Queen backs Prince over Harry
LONDON, England -- The Queen has backed the way Prince Charles reacted to his son Prince Harry's cannabis smoking and underage drinking.
As police refused to rule out taking action against the 17-year-old royal, Buckingham Palace said the monarch supported the way Charles had handled the episode.
"The Queen shares the Prince of Wales's views on the seriousness of Prince Harry's behaviour and supports the action which has been taken," the palace said.
"She hopes the matter can now be considered as closed."
Charles sent Harry on a visit to a drug rehabilitation clinic to alert him to the risks involved after discovering he had taken drugs at Highgrove and at private parties, and allegedly drank alcohol at the Rattlebone Inn, Sherston, Wiltshire, western England.
Marijuana is illegal in Britain, and the drinking age is 18.
Police said Harry, now back at school at Eton, would be treated "exactly the same way" as any other youngsters.
But that was not reflected in Britain's tabloid newspapers with Harry's image dominating the front pages.
"I didn't get Harry on drugs," says a huge headline in the The Mirror over a story quoting the young prince's friend, agriculture student Guy Pelly, 19.
Pelly, described in a headline as as "a twit, wealthy but not in the brains department, he acts the age he looks... twelve" is branded "an attention seeker" in the paper by friends.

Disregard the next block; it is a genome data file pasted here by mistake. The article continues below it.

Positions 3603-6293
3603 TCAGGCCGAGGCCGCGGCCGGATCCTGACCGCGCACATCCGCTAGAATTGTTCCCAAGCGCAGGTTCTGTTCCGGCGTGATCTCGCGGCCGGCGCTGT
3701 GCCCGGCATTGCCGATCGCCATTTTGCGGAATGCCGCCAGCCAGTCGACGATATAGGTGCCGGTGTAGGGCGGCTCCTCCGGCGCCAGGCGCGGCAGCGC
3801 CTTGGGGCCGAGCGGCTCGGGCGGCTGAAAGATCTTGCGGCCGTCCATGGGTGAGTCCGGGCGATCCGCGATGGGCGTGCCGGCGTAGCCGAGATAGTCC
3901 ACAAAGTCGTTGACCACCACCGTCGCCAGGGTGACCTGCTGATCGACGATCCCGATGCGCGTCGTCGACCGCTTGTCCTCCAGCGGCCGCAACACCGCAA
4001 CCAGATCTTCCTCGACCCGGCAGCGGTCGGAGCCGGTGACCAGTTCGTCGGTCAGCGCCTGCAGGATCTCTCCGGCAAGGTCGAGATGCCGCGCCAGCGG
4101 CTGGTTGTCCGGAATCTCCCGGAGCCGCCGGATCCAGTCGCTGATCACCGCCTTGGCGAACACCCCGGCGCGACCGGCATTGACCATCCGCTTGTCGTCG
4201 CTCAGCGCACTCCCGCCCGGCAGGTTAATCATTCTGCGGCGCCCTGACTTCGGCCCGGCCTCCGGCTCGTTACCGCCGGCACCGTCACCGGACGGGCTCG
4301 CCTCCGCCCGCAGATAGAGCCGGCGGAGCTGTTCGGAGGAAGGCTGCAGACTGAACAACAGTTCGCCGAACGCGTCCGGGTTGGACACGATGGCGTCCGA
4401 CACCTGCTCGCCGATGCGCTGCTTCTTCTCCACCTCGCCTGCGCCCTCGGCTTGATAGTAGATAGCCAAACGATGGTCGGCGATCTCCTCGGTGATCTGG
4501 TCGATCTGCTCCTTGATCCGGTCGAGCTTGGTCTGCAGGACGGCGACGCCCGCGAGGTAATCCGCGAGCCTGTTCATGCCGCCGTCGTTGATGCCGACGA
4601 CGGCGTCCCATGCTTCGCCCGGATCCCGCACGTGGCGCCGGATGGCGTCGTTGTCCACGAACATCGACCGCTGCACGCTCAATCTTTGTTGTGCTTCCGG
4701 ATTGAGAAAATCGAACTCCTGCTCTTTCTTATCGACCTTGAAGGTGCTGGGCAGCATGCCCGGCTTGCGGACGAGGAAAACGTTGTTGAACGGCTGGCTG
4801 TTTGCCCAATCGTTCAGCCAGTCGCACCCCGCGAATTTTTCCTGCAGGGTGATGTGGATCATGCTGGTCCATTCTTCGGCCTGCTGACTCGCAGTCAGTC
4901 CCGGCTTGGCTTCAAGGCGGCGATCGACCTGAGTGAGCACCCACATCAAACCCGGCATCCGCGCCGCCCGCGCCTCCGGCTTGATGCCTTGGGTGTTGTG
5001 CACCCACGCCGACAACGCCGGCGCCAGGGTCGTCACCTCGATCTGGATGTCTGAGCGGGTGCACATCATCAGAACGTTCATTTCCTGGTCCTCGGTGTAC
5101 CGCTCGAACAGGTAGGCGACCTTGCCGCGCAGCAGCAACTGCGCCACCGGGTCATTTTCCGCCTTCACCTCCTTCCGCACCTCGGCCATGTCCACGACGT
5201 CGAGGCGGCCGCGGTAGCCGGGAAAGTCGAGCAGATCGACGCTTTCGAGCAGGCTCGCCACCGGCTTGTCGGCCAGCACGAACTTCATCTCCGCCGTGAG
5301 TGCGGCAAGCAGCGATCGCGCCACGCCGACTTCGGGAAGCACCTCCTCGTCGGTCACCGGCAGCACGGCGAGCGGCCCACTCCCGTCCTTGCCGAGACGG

Pelly, studying at the Royal Agricultural College near Cirencester, western England, reportedly told The Mirror: "It's got nothing to do with me. Look, I don't know what you're on about."
But under a huge picture of the prince and Pelly captioned "Harry and his potty pal" The Sun says: "Prince Harry roars with laughter as he is pictured for the first time with Guy Pelly, the pal said to have given him pot."
A story inside the paper headlined "Harry cabs service" asserts: "Prince Harry got his police bodyguards to provide a taxi service for pals after drinking sessions at his favourite country pub."
The Daily Express under a headline "My son is a scapegoat insists angry dad," quotes the father of another friend, James Mulholland, who was linked with the episodes. John Mulholland accuses royal advisers of using his son as a scapegoat.
Meanwhile, Britain's Home Secretary David Blunkett also backed the way Prince Charles had reacted.
Blunkett, who was taking part in an event to celebrate the 10th anniversary of a drugs project in Westminster, said it had been an extremely difficult situation. He added it was very difficult for young people to inform on friends dabbling with drugs and drink.
He said: "I was going to burst into song -- I had better not. I was going to sing I'm just Wild About Harry."
He continued: "We are very sorry both for the young man who is finding his feet under the spotlight in very difficult circumstances and for his family, and his father and brother.
"I'm sure all of us would agree that it was handled extremely well.
"I'm very pleased they have been able to take the necessary steps before the publicity arose to sort out Harry's life.
"I have three sons, all over 16, and I did pray and I think we all pray about them. We all do our best.
"I commend the Prince of Wales for the way in which he, as a father, has handled the situation."
Harry's headmaster at Eton College, John Lewis, said the prince's case already had been dealt with.
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